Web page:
The exhibition focuses on the history of Native American painting, the development of a distinct style associated with Native American artists in the early 1900s, the institutionalization of this style at the Santa Fe Indian School, departures from the school’s stylistic conventions by famous alumni, and its continuing legacy with current students at the Santa Fe Indian School. Although Native American artists have been painting on a variety of surfaces for centuries, the exhibition is limited to works on paper and begins with examples of Plains-style ledger drawings from the late nineteenth century.
The exhibition features work by Julian Martinez, Awa Tsireh, Tonita Peña, Acee Blue Eagle, Lois Smoky of the Kiowa Six, Fred Kabotie, Pop Chalee, Allan Houser, Eva Mirabal, Geronima Cruz Montoya, Quincy Tahoma, Joe Hilario Herrera, Harrison Begay, Andy Tsinahjinnie, Pablita Velarde, and Helen Hardin.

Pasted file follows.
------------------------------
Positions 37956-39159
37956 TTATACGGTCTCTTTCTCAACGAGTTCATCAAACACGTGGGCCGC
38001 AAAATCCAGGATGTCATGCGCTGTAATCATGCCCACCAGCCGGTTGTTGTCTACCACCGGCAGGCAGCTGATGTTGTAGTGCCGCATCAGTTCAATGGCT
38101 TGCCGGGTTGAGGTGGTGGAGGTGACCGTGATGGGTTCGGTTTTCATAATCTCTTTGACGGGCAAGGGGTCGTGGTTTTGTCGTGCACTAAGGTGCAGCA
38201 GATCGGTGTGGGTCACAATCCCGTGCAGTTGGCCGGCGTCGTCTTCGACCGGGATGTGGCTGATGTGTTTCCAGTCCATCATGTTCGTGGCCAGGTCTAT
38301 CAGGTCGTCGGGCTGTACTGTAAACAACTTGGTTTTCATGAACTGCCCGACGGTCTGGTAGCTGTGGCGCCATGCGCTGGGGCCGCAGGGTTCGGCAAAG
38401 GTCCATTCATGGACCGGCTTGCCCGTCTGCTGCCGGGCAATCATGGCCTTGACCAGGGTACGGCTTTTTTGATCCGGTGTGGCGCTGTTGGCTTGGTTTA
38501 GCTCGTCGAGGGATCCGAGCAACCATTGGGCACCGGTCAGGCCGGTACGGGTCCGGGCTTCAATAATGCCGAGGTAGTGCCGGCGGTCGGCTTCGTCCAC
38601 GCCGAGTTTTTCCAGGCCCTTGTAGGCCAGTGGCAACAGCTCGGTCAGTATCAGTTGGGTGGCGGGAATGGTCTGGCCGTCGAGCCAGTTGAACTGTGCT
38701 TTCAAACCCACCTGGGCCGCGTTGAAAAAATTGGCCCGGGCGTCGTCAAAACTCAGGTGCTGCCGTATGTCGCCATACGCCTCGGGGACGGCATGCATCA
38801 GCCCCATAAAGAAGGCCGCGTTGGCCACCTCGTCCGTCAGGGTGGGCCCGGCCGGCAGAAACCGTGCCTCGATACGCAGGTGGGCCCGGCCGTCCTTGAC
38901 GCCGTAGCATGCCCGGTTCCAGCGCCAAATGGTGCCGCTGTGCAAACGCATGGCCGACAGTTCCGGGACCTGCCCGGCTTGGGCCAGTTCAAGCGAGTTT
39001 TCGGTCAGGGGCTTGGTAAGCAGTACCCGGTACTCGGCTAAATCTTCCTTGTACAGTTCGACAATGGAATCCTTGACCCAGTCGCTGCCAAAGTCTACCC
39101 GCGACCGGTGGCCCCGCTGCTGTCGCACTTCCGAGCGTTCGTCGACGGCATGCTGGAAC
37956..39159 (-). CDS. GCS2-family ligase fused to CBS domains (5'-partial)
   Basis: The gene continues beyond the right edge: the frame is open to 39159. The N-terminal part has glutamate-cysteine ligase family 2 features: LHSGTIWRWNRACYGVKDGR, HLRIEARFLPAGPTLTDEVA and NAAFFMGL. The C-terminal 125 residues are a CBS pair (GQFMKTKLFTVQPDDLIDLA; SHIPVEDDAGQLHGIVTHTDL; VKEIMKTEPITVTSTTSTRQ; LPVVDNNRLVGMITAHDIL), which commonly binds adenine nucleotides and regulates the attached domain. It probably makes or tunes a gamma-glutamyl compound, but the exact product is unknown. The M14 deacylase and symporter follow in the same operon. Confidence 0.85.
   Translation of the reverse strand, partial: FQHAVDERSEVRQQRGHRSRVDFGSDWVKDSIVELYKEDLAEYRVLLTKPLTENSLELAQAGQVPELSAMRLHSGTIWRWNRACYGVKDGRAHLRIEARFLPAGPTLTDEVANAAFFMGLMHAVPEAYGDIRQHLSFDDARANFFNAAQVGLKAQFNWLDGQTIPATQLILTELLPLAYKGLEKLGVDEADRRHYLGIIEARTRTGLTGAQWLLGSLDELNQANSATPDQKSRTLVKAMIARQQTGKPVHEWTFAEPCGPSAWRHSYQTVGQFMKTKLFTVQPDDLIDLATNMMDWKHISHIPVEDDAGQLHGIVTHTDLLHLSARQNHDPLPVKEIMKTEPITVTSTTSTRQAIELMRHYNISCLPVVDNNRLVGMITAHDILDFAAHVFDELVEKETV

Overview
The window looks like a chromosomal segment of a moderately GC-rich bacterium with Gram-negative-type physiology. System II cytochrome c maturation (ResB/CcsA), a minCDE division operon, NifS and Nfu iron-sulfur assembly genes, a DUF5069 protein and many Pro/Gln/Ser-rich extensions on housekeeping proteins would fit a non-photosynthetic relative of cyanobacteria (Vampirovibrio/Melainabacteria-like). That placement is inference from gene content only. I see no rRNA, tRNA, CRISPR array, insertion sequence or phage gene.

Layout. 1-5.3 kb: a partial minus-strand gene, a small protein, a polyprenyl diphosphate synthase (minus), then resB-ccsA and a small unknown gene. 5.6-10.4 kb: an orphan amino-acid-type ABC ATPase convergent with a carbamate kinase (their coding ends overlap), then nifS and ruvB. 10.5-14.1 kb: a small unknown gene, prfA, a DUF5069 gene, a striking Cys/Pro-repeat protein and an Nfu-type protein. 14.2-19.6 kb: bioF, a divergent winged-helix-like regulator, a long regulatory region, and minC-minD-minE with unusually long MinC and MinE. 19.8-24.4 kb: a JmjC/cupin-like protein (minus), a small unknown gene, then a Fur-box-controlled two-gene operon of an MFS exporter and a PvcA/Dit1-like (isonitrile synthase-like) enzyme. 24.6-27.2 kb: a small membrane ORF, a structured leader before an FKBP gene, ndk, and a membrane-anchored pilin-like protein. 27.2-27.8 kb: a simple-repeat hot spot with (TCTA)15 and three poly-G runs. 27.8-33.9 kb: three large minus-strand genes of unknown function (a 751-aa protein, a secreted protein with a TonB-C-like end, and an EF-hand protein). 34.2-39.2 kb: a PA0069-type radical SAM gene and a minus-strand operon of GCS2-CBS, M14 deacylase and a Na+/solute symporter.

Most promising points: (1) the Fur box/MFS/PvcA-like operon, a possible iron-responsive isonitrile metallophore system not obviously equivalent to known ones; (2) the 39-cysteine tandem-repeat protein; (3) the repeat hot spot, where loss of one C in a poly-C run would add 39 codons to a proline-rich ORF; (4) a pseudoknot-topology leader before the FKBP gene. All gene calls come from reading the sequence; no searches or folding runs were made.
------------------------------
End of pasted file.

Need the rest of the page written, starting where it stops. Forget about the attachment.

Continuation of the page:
As part of the museum’s mission of sharing and celebrating the arts and cultures of the Southwest, this exhibition makes an expansive collection of paintings from the museum’s archive available to the public for the first time. The museum also strives to continue the legacies of its namesake and founder by supporting the local communities and artistic traditions represented in the permanent collection. As a result, the Millicent Rogers Museum is collaborating with Art Palacios, the current Visual Arts Director at the Santa Fe Indian School. Throughout the duration of the show, the exhibition will highlight a new work each month by current students of the Santa Fe Indian School. According to Palacios, the students are thrilled to have their work exhibited next to famous artists. Caroline Jean Fernald, the Millicent Rogers Museum’s Executive Director, is equally excited to feature the work of talented artists, both past and present, from the Santa Fe Indian School.
Credit: Exhibition overview from museum website